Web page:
“One of RESPOND’s main aims is to create a more nuanced view of refugees: From victims in need of support to people with resources who bring along skills and a capacity to contribute to the development of society. Today we see how the tone of the discussion has hardened and immigration has become a term of abuse. But by letting migrants tell their stories and parties in the recipient community talk about their meetings, we hope to contribute to a more multifaceted image that also paves the way for a more empathetic and constructive attitude,” says Cetrez.
In Sweden about 20 interviews have also been conducted with people who have been involved in the reception of migrants as part of their job or through voluntary efforts. The selection was based on a number of research themes that constitute RESPOND’s framework, and in several of these, the Migration Board plays a central role for obvious reasons.
“Our results show that after an initial tough period, the Swedish Migration Board was able to carry out its assignment better. A major criticism of the board focused on how it handled the housing issue, but people forget that the availability of housing was a problem in Sweden even long before the wave of refugees reached our country,” says Soner Barthoma.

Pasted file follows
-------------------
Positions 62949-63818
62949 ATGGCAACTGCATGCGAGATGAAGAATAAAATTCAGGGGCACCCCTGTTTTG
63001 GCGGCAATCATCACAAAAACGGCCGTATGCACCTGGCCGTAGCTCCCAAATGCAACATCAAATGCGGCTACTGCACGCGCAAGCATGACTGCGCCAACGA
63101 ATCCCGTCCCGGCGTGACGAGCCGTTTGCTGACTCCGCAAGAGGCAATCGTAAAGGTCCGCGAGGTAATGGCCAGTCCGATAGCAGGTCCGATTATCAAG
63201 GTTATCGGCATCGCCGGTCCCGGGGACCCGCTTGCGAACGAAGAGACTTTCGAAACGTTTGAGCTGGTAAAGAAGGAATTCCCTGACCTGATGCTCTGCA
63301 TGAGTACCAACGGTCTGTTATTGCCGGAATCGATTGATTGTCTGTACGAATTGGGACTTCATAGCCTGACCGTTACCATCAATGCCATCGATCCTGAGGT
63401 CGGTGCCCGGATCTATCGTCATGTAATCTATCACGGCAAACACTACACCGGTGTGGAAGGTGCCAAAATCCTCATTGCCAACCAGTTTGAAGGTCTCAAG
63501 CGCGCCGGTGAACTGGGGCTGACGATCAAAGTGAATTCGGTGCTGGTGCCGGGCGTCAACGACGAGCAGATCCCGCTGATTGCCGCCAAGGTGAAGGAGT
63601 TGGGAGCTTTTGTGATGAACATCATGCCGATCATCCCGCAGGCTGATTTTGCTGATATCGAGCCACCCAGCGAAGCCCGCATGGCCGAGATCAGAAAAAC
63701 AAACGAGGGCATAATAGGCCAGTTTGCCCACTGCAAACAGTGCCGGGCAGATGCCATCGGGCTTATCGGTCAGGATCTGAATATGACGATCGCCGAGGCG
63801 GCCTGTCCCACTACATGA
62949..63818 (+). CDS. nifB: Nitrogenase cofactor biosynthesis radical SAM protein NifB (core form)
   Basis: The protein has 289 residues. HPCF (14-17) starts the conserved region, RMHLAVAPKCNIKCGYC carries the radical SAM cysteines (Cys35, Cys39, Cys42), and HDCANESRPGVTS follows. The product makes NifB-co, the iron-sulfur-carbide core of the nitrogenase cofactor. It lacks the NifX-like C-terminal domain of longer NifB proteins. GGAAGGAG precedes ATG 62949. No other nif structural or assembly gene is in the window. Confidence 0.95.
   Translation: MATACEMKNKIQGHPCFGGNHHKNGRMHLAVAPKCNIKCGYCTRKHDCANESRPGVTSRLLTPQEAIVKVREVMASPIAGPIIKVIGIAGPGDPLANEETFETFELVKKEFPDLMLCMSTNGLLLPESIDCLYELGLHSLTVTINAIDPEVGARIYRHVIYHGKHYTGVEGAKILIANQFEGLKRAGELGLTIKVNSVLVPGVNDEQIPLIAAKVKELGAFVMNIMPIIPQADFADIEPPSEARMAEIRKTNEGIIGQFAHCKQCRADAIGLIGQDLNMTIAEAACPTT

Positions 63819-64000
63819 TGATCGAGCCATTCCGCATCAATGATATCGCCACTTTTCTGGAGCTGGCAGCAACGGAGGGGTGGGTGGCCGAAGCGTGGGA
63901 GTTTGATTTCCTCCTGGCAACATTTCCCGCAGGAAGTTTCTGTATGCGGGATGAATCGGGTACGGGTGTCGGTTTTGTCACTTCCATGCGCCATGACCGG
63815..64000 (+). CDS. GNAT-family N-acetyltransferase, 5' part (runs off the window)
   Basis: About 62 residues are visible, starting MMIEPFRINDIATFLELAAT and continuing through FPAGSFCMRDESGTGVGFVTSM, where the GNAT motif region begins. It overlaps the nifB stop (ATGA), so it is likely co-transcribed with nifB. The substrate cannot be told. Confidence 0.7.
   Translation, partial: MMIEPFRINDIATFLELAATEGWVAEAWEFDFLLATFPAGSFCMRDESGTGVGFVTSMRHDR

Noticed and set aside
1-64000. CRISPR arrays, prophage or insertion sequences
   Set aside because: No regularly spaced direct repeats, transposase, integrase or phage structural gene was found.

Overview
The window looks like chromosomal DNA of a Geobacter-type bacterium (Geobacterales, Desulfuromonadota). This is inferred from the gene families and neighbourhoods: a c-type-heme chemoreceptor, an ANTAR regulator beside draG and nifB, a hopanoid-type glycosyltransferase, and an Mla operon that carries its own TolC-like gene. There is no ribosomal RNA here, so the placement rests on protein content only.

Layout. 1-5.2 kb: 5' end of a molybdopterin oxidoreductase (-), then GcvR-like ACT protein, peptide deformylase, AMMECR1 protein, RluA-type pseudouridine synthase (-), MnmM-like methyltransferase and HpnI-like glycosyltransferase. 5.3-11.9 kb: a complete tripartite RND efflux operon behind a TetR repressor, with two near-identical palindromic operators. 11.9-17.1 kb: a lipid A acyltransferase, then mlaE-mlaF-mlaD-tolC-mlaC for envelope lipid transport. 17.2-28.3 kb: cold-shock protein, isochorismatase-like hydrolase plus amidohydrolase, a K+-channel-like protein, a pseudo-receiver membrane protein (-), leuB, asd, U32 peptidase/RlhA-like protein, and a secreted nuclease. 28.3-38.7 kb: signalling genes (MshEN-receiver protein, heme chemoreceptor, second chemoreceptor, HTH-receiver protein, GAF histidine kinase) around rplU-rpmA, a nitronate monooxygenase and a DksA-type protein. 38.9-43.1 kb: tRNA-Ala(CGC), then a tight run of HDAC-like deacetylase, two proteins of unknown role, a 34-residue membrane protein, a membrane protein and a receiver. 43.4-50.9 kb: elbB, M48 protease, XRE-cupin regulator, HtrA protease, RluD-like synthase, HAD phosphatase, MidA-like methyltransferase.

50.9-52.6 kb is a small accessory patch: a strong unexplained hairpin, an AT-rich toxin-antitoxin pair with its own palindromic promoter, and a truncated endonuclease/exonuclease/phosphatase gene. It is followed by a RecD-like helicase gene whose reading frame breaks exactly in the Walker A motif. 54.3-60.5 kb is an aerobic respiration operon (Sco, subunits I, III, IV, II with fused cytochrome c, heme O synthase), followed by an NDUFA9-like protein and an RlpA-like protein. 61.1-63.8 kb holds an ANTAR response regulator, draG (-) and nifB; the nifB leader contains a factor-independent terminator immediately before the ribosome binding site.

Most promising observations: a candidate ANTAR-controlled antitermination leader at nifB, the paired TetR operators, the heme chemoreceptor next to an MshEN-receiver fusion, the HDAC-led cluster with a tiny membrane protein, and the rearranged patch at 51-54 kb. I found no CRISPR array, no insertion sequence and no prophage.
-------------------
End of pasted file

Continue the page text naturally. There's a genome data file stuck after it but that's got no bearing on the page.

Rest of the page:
The results also show that the government’s dwindling grants to the Swedish Migration Board resulted in reductions in the public authority’s human resources instead of much-needed investments in training. Researchers believe this development can produce undesirable results when new challenges await.
“The government’s decision is not necessarily cost-effective,” notes Mudar Shakra, a doctoral student at the Department of Theology. “Remaining administrative officers need to prioritise the most urgent applications for citizenship or family reunification, which means that asylum applications end up on the waiting list. We need to factor in the fact that the former category costs less than asylum seekers, who are often in need of both housing and other living expenses.”
In a study that has not yet been compiled, the researchers are examining how the rhetoric on migration issues changed in the years before and after 2015, both in political discussions and on the editorial pages of three newspapers. A line of reasoning hostile to foreigners certainly is not an unknown phenomenon in Sweden. As early as the 1940s, claims that immigrants often prefer aid rather than work collided with assertions that they want to take our jobs away from us. What is new in Sweden today seems to be a prevailing uniformity among leading voices speaking with few exceptions about restrictions rather than solidarity.